Jiu Jitsu club gives kids outlet
by Will Davies A top martial arts centre is proving a hit for residents living in an area previously devoid of sports clubs. The Roger Gracie Brazilian Jiu Jitsu (BJJ) Academy set up its new base in the heart of Kilburn High Road earlier
by Will Davies
A top martial arts centre is proving a hit for residents living in an area previously devoid of sports clubs.
The Roger Gracie Brazilian Jiu Jitsu (BJJ) Academy set up its new base in the heart of Kilburn High Road earlier this year, to fill the void and get people active.
Jude Samuel, head instructor, said: "Kilburn is full of booze shops and alcohol and there is really nothing for people to do.
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"There are loads of yoga places around, but they only really target middle and upper class women around Queen's Park and Notting Hill.
"There is nothing much for teenage boys to do around here apart from the basketball court opposite. I really want to get those guys involved.
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"So many parents are walking in here saying they want their kids to come and get fit. We want to be able to offer quite a few subsidised classes for the kids.
"We haven't looked to the council yet but we could really do with their help as it's a really important project."
With its main base in Ladbroke Grove, the academy was set up by six-time BJJ world champion Roger Gracie.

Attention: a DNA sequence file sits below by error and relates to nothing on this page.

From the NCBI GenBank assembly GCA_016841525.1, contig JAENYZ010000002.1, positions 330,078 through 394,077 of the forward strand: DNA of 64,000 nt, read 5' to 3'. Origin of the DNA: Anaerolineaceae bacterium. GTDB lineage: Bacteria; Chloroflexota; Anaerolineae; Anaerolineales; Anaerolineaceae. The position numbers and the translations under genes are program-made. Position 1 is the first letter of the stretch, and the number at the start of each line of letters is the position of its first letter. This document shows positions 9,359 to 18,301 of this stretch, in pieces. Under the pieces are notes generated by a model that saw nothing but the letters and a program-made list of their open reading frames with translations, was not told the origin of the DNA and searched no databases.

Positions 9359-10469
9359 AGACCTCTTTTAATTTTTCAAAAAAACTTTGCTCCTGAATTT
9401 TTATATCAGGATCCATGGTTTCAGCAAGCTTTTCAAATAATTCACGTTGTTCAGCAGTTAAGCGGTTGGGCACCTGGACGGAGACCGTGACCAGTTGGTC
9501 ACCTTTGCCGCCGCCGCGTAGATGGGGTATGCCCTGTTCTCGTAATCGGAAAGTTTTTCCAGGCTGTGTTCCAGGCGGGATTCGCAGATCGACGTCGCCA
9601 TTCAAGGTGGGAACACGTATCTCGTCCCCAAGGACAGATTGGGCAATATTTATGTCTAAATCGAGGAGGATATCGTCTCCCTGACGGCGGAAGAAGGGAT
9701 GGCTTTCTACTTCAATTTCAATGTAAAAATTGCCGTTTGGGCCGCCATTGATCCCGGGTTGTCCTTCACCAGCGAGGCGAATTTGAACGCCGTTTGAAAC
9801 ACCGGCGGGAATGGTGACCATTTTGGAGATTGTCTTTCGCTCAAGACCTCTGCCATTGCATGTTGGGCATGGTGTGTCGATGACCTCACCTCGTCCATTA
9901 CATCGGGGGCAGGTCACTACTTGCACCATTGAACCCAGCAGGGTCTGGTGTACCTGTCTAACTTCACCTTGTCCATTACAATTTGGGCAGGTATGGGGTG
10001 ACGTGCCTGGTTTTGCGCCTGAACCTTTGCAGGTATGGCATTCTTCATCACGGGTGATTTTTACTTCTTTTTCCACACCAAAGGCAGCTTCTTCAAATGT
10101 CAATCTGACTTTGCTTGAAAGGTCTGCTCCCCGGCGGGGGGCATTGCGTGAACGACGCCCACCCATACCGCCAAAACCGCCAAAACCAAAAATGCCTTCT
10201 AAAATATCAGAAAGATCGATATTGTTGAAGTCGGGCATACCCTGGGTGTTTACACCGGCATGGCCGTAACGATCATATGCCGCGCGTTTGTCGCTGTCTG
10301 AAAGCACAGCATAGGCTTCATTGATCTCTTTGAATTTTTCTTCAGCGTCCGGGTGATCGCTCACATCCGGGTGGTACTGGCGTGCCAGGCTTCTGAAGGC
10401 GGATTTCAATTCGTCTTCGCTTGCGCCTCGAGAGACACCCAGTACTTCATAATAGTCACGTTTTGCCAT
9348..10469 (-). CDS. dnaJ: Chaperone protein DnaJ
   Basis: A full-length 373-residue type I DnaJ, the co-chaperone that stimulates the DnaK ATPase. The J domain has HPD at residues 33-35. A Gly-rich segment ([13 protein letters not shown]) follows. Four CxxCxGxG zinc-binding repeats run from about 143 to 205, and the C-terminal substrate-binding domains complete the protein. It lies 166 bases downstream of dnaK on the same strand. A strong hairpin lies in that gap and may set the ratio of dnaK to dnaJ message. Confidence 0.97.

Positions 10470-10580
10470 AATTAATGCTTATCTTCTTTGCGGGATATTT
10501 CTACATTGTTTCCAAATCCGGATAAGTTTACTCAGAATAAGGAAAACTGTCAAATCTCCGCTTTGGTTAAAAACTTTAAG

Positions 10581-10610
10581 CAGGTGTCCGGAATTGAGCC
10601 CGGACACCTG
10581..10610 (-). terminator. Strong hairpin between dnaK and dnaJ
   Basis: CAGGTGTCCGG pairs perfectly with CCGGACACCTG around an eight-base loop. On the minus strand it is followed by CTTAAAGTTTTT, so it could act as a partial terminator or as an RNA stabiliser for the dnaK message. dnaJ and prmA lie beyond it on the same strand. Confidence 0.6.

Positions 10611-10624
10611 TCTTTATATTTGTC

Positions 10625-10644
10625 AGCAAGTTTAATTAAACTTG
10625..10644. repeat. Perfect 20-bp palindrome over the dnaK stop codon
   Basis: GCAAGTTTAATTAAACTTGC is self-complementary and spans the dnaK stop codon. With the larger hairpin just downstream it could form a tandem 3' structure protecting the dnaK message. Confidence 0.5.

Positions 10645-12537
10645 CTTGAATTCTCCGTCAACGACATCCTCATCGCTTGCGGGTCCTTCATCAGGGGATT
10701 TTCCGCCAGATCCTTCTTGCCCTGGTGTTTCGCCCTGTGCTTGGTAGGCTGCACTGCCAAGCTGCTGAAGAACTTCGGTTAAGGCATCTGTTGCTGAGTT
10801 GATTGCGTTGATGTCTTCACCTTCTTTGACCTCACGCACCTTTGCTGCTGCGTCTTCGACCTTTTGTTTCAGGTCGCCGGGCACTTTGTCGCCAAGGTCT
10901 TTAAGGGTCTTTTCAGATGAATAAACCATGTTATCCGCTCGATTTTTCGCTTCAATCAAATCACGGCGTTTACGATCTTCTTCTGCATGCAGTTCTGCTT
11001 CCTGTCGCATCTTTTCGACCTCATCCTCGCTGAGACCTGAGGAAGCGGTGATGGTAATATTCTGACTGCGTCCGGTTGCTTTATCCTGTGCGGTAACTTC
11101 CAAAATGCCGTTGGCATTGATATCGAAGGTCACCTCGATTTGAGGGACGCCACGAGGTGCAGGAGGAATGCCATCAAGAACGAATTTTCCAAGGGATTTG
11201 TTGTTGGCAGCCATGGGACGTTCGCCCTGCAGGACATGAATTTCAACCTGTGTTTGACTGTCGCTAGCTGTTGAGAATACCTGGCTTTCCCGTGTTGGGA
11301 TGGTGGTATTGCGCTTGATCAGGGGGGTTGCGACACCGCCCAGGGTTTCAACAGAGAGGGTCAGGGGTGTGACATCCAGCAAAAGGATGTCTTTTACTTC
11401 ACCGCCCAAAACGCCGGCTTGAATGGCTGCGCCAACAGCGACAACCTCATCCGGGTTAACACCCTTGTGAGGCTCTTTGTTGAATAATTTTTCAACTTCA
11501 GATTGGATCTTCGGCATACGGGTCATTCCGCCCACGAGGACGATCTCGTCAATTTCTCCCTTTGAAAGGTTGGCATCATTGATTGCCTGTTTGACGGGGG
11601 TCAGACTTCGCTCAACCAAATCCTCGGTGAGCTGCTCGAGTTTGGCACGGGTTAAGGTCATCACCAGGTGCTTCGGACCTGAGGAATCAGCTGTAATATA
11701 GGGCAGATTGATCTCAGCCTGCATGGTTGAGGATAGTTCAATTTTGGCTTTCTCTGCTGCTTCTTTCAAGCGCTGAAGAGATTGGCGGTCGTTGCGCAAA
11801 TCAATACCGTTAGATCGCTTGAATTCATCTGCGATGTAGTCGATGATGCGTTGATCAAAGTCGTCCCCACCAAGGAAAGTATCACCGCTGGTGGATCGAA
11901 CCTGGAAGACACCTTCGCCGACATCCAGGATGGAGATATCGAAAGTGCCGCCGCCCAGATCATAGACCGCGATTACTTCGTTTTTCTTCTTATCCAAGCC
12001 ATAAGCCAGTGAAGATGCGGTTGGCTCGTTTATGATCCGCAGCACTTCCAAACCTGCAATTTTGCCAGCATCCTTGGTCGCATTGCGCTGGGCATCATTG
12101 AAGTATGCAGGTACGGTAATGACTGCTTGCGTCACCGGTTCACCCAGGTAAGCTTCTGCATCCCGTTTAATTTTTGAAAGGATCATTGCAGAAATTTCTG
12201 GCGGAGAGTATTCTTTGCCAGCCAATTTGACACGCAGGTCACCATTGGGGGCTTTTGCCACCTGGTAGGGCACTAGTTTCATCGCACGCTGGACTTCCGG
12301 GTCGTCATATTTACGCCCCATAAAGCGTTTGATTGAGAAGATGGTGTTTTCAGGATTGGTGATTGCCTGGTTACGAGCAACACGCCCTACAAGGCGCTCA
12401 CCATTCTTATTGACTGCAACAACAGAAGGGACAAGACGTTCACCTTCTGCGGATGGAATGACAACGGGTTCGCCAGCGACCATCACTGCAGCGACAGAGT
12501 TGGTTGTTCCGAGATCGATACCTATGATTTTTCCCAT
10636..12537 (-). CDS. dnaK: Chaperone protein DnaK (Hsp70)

More akin to judo than any other martial art, unlike traditional jiu jitsu the Brazilian version is more a form of self defence, with arm locks, blocks, throws and ground work.
Jude, who trained under Roger's father, said: "In traditional jiu jitsu they dress very differently, and you can't question your instructor. The thing I like about BJJ is that its so relaxed and informal. It evolved really quickly and it is now the world's fastest growing martial art outside of mixed martial arts."
He believes the Kilburn academy has the potential to be a huge success story, engaging with hundreds of kids across north west London.
He added: "We are on the High Road, bang in the middle of an area which bloody needs kids stuff. The kids are coming from school and asking us when we are gonna start."
Free, half-hour introductory classes are already running for adults and Jude plans to launch a kids' programme in the coming weeks.
He said: "It is great for your health and vitality and also good for self defence. We've got a couple of guys who were really overweight when they joined in January. They couldn't even do a press-up. Now they are flying around the mat and having a really good time, doing press-ups, squats and star jumps, really enjoying it. They are here four or five times a week."
The academy is trying to change the 'amateurish' perception of martial arts in the UK, away from the traditional image of holding �3-a-session Tae Kwon Do in church halls.
Jude said: "We are adding more and more classes depending on what people want. We are even going to be offering first aid courses, and a course called 'mat rats' for young kids which is totally unrelated to martial arts.
"It's a little community here. Tonight one of the girls is leaving for America so we are all going out for dinner. It's much better than the gym, which is so impersonal. The gym doesn't call you up when you're not coming training. We charge a monthly fee, which might scare some people off. But most people would spend at least �80 on booze in a month. If you really want something, make a change in your life, you will make that investment."